Bombali ebolavirus has been detected among bats in Mozambique

In a recent study published in Emerging Infectious Diseases, researchers reported on the detection of Bombali virus (BOMV, of the ebolavirus genus) ribonucleic acid (RNA) among three free-tailed Mops condylurus (Molossidae) bat species in Mozambique.

Study: Bombali Ebolavirus in Mops condylurus Bats (Molossidae), Mozambique. Image Credit: Rudmer Zwerver/Shutterstock
Study: Bombali Ebolavirus in Mops condylurus Bats (Molossidae), Mozambique. Image Credit: Rudmer Zwerver/Shutterstock


Studies have reported six viral organisms of the Ebolavirus genus, including Sudan, Zaire, Bundibugyo, Bombali, Taï Forest, and Reston), a few of which have caused disease outbreaks with considerable mortality in the African continent.

BOMV was initially detected among free-tailed bat species of the Molossidae family, particularly in the Chaerephon pumilus and Mops condylurus bat species in the year 2016 in Sierre Leone’s Bombali district.

Two years later, BOMV was identified in Mops condylurus bat species in Kenya and a year later, in Guinea. Studies have not reported BOMV-induced infections in humans, including individuals who experience symptoms of febrile diseases and reside in locations where the Bombali virus has been detected among bats. BOMV is the only ebolavirus identified recurrently by polymerase chain reaction (PCR) between 2015 and 2019 and among bats located more than 5,000 kilometers apart.

BOMV epidemiology in Mops condylurus bats is not completely known. Seasonal alterations in population-based and environmental changes are key drivers of the dynamics of infectious agent transmission in nature-based settings. For example, pulses of paramyxovirus, coronavirus, and Marburg virus shedding have coincided with a seasonal rise in juveniles among bats.

About the study

In the present study, researchers detected Bombali virus RNA among three female Mops condylurus bats caught in Mozambique at a site located towards the southeast of the geographical range of the bats.

In May 2015, samples were obtained from 54 Mops condylurus bat species living in buildings in southeastern Mozambique’s Inhassoro district and other bats (n=211 of 10 other bat species), residing mostly in caves. All samples were screened for viruses that belonged to the Coronaviridae, Paramyxoviridae, and Astroviridae families. RNA was extracted from the samples and subjected to reverse transcription PCR (RT-PCR) analysis.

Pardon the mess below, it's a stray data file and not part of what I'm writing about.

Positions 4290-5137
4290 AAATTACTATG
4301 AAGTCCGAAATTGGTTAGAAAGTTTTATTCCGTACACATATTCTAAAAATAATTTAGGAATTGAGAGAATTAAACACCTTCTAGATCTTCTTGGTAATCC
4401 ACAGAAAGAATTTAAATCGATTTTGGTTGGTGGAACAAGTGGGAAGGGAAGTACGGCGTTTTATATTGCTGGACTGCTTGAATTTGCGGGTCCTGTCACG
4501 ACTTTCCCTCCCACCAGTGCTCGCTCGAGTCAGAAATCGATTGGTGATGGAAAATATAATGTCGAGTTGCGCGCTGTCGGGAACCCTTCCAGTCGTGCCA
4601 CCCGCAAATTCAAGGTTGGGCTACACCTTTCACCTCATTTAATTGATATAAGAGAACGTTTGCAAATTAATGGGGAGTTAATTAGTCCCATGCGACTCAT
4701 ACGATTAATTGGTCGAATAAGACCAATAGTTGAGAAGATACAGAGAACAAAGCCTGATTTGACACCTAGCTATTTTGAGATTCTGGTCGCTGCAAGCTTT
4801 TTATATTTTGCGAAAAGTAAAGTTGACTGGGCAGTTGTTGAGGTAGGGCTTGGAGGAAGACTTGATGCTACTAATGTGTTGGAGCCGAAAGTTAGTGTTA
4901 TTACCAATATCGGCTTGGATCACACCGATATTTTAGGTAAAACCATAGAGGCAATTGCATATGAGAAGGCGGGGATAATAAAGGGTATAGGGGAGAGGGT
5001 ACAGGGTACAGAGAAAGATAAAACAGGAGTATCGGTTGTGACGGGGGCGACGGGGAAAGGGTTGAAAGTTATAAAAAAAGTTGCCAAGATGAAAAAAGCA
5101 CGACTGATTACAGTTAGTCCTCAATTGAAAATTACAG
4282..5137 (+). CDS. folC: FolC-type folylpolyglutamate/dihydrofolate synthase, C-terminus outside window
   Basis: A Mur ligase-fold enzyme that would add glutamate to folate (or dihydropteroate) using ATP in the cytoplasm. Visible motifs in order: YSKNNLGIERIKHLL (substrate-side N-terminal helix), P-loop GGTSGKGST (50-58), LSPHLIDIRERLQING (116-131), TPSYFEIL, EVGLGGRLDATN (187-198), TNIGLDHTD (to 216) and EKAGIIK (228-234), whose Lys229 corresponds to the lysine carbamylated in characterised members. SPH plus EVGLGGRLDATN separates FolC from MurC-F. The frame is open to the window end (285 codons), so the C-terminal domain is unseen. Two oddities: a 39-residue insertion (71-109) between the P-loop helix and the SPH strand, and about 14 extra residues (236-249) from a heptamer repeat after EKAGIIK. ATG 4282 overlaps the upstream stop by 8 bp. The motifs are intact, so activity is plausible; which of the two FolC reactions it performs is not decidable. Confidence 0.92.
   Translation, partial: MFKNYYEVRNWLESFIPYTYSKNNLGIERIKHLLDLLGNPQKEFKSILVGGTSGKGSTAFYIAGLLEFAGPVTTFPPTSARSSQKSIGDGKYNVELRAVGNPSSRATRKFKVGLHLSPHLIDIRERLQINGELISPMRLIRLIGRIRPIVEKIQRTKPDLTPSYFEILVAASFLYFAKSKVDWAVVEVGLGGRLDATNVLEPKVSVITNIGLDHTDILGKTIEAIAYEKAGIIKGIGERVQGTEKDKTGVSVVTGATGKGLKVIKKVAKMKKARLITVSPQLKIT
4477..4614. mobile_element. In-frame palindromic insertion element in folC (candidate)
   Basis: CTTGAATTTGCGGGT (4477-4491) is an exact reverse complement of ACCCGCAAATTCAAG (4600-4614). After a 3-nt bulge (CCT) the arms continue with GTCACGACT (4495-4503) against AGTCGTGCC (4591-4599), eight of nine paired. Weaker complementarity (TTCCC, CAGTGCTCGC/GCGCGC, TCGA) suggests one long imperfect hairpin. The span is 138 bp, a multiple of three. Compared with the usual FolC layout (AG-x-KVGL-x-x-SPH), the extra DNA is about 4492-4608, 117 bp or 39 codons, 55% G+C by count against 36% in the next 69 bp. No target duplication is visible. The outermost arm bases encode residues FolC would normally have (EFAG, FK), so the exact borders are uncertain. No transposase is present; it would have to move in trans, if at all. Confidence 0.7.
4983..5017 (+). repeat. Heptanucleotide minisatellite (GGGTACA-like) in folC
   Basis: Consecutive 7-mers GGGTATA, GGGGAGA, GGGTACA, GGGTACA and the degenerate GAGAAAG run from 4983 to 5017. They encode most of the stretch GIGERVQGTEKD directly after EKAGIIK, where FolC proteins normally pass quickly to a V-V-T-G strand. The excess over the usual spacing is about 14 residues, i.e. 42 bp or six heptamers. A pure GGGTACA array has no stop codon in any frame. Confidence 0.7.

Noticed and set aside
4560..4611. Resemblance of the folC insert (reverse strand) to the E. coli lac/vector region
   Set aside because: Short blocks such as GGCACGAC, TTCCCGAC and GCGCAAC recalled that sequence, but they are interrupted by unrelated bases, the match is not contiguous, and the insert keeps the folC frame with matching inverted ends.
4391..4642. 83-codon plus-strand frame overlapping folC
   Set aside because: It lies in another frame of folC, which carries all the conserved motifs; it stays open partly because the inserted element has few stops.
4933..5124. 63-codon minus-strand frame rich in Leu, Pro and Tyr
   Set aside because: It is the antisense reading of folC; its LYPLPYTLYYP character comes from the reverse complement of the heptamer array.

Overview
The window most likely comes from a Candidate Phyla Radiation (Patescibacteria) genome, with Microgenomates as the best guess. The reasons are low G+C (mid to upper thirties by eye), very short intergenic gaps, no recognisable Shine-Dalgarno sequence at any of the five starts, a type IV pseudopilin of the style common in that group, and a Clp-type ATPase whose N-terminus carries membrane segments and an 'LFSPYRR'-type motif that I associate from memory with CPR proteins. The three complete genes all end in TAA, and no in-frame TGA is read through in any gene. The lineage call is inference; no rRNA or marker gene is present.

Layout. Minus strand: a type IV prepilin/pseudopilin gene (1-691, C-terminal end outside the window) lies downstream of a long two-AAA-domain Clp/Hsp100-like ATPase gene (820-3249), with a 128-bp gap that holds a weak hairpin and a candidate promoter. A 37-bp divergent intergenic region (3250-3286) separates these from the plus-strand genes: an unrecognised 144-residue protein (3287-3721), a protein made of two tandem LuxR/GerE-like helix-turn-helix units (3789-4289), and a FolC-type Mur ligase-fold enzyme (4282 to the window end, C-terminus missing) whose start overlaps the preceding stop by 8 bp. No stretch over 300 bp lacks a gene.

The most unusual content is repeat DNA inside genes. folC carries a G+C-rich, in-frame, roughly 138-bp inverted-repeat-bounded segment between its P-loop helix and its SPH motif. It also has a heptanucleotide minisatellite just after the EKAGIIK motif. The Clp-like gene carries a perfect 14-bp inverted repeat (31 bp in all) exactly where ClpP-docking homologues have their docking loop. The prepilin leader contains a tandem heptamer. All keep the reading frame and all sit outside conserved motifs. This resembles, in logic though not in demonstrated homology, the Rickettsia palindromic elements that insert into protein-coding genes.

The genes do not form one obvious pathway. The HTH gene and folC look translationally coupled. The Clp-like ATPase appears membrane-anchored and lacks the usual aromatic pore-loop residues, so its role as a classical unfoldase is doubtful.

Complementary deoxyribonucleic acid (DNA) was screened using three assays that target the large protein (L) gene of the Filoviriridae family, and the products of PCR analysis were sequenced. Maps were generated with data obtained from the International Union for Conservation of Nature Red List website and Natural Earth. The phylogenetic analysis was performed based on the transversion plus gamma evolutionary modeling. A maximum likelihood tree was generated based on partial nucleotide sequences (587 base pairs) of the L gene of certain filoviruses.


The study findings underpinned Bombali virus detection towards the south of the geographical range of Mops condylurus bats, a known residential location of the bat species. Partial L gene sequencing showed that the genomic sequences of BOMV identified in Mozambique bats were closely associated with sequences documented among bats from Kenya, Guinea, and Sierra Leone.

The virus was detected in three bats in Guinea between May 2018 and March 2019. In Sierra Leone, the virus was identified in one adult female in May 2016. In Kenya, the virus was detected in one adult female in May 2018 and two adult females in May 2019. In Mozambique, the virus was detected in three females in May 2014.

Even though the results were obtained based on short genomic sequences (587 base pairs), they indicated a strong relationship between M. condylurus and BOMV bats throughout their geographical range. BOMV was detected only in bats of the female sex, with no differences between adult and subadult populations. The team captured most BOMV-positive bats in day-roost regions occupied by livestock or humans.


Overall, the study findings supported the suspicion that Mops condylurus bats play a role in maintaining BOMV. Neither the Bombali virus nor any other ebolavirus species had been identified in human beings In Mozambique, highlighting that the study findings must not be regarded as proof of a massive warning to local community-swelling individuals. Still, they should instead catalyze the initiation of future studies and continue surveillance efforts.

Further research must emphasize other members of the Molossidae family of bats since the Bombali virus was first documented in Chaerephon pumilus, a part of the bat family that frequently roosts in synanthropic sites and thus gives rise to spillover opportunities. Using a unified One Health method (i.e., multisectoral, transdisciplinary, and collaborative) may prevent disease outbreaks in the future, promote sustainable human community development, and protect bats with major functional roles in several ecosystems.

Journal reference:
Pooja Toshniwal Paharia

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Pooja Toshniwal Paharia

Dr. based clinical-radiological diagnosis and management of oral lesions and conditions and associated maxillofacial disorders.


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